President Kennedy used to tell the story of the Chinese leader who said, "Look, there go my people. I must find out where they are going so I can lead them."
It is easy enough to lament the lack of leadership in the present crisis, but leaders can lead only when they have followers. President Obama made a good speech last week calling for a compromise solution to reduce the deficit, including reductions in Social Security and Medicare spending. Speaker of the House John Boehner responded in a thoughtful and balanced way. For a moment there, they seemed like President Reagan and former Speaker of the House Thomas "Tip" O'Neill putting aside their differences to do what was best for the country.
But Obama and Speaker Boehner quickly discovered they were out there all alone. President Obama's constituency remains opposed to any significant reduction in entitlement programs, and Boehner's is equally opposed to tax increases. As the drop dead date for default draws closer, a solution is slipping further away. The suggestion by Senate Majority Leader Mitch McConnell to simply allow President Obama to raise the debt limit was dead on arrival.
Obama's big mistake was not embracing the recommendations of the Simpson-Bowles report last December. Had he got behind his own commission then, he might have been able to build up some momentum for dramatic action now. But the moment for dramatic reform like the President's $4 trillion budget reduction scheme has passed. Positions have hardened. The best we can hope for now is a much more modest plan to get us past the present crisis and - yes -- kick the real issue down the road a bit further. But not much further.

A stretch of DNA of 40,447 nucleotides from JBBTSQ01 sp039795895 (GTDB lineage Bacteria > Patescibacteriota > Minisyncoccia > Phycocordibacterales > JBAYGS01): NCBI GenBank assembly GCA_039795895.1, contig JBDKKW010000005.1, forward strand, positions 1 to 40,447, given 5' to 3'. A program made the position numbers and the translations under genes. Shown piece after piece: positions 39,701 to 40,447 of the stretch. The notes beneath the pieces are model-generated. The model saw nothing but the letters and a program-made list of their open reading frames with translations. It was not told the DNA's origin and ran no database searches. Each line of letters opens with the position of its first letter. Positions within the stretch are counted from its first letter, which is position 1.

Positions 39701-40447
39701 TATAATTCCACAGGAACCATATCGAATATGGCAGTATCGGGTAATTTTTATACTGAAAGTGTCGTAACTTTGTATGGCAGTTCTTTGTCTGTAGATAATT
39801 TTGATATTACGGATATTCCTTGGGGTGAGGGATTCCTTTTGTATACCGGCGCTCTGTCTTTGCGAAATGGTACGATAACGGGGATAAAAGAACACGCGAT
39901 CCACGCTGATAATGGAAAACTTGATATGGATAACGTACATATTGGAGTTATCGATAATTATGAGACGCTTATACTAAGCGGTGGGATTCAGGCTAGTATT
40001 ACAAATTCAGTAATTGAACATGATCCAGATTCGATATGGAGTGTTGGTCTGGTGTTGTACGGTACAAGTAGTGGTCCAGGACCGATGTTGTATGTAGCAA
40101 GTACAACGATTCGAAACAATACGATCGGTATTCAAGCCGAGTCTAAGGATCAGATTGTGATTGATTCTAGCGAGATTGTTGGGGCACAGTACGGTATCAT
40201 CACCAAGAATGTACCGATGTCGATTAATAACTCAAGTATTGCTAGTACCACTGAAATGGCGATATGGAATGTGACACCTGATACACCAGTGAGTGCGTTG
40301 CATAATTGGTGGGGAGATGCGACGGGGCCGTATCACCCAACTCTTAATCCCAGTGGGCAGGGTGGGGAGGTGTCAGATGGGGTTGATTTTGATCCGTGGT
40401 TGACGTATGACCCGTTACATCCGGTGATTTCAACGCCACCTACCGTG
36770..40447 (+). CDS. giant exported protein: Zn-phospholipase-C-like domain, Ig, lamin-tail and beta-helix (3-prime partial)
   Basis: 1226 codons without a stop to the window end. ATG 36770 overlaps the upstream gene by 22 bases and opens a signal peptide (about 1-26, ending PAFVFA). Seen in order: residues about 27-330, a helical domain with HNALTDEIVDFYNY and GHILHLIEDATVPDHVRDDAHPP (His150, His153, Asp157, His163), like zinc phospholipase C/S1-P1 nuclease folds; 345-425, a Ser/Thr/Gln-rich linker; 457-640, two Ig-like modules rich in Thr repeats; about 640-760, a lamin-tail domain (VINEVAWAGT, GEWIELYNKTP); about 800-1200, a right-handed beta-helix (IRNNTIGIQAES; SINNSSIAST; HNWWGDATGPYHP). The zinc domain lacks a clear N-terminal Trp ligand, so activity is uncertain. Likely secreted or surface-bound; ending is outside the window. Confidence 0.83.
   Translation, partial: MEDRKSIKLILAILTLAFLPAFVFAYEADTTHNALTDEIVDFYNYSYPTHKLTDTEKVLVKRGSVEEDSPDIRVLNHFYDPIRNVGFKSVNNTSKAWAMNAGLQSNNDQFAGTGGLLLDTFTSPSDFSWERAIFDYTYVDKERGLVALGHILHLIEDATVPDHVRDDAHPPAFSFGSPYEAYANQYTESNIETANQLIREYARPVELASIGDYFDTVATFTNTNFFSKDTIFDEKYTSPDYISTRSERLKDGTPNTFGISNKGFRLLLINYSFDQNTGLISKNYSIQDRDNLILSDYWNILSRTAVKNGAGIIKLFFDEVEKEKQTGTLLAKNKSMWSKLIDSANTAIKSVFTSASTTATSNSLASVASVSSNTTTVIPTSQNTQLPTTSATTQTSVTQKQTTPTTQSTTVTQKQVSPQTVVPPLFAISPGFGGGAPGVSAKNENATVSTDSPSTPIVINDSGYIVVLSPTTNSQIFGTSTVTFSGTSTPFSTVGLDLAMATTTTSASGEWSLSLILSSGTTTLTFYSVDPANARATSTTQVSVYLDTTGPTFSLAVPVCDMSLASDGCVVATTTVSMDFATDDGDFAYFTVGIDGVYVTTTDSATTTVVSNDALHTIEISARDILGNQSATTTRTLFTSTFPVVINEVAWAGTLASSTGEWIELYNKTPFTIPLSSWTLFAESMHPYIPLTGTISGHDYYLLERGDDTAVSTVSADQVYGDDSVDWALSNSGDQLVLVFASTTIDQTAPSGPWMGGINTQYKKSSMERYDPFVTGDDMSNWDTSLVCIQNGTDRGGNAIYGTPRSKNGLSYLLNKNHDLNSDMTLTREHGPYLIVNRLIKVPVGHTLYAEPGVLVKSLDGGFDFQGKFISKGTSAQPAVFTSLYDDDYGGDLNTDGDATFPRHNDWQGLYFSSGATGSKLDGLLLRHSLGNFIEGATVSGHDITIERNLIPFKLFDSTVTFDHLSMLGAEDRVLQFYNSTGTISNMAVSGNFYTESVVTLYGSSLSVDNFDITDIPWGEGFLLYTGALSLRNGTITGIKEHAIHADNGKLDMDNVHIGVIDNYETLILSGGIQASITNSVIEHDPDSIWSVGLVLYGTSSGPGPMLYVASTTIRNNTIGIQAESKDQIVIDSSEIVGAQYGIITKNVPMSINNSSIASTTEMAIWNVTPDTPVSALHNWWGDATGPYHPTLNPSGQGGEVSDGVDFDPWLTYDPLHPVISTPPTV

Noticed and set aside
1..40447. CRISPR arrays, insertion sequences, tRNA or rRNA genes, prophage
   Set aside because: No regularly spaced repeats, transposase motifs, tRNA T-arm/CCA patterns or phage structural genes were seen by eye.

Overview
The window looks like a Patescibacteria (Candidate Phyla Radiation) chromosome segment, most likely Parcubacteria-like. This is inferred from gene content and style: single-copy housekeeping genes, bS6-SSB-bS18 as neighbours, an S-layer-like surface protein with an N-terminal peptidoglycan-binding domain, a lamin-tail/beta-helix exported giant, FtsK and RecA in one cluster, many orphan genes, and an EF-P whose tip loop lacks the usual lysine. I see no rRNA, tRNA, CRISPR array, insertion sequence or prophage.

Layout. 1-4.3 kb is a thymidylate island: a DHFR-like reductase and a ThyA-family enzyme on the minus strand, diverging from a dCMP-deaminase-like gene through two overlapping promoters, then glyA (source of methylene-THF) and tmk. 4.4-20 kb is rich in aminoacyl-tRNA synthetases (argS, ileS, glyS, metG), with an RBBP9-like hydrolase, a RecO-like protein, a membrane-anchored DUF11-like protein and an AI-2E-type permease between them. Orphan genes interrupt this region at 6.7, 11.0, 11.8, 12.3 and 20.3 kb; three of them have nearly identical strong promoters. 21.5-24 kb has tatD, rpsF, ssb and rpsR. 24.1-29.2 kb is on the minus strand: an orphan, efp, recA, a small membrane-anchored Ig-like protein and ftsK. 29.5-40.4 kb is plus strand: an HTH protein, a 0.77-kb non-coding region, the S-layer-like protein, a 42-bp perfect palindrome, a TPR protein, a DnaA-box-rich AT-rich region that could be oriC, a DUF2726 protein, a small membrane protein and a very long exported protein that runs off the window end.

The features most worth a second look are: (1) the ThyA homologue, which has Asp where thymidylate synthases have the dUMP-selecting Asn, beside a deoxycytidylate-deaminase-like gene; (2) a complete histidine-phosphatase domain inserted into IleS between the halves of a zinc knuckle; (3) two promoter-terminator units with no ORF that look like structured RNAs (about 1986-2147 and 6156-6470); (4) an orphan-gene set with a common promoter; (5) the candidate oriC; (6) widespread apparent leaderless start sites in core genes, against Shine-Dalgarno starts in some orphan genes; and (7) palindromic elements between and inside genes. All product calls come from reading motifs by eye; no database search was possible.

We should pursue the approach used to close military bases back in 1988. It was a volatile issue. All senators and congressmen defended their military bases. A bipartisan commission recommended closure of a significant number of military bases that it deemed unnecessary, and Congress was forbidden to dicker with the choices. Congress could have voted the plan down with a two-thirds vote, but was unable to do that. The bases were closed, saving billions.
Similarly, the President and congressional leaders should cherry pick some significant spending cuts from the Biden efforts, including defense and some entitlement programs, and enact them along with an increase in the debt limit. To address the longer term, more controversial spending and tax issues, this legislation should also include a new Simpson Bowles Commission, comprised much like the previous one, charged to develop a similar package of recommendations, but giving them some teeth. Like the base closing plan, Congress would need a two-thirds vote to overturn the commission's recommendations. The three-to-one ratio of spending cuts to revenue increases reflected in current budget negotiations should be the guiding principle.
Of course, partisans of left and right will howl, but that is all right. Howling makes them feel better and is good for the lungs. We have to do something, and given the impasse we have right now, this is a sensible two-step plan to get the country back to fiscal health.
Jerry Jasinowski, an economist and author, served as President of the National Association of Manufacturers for 14 years and later The Manufacturing Institute.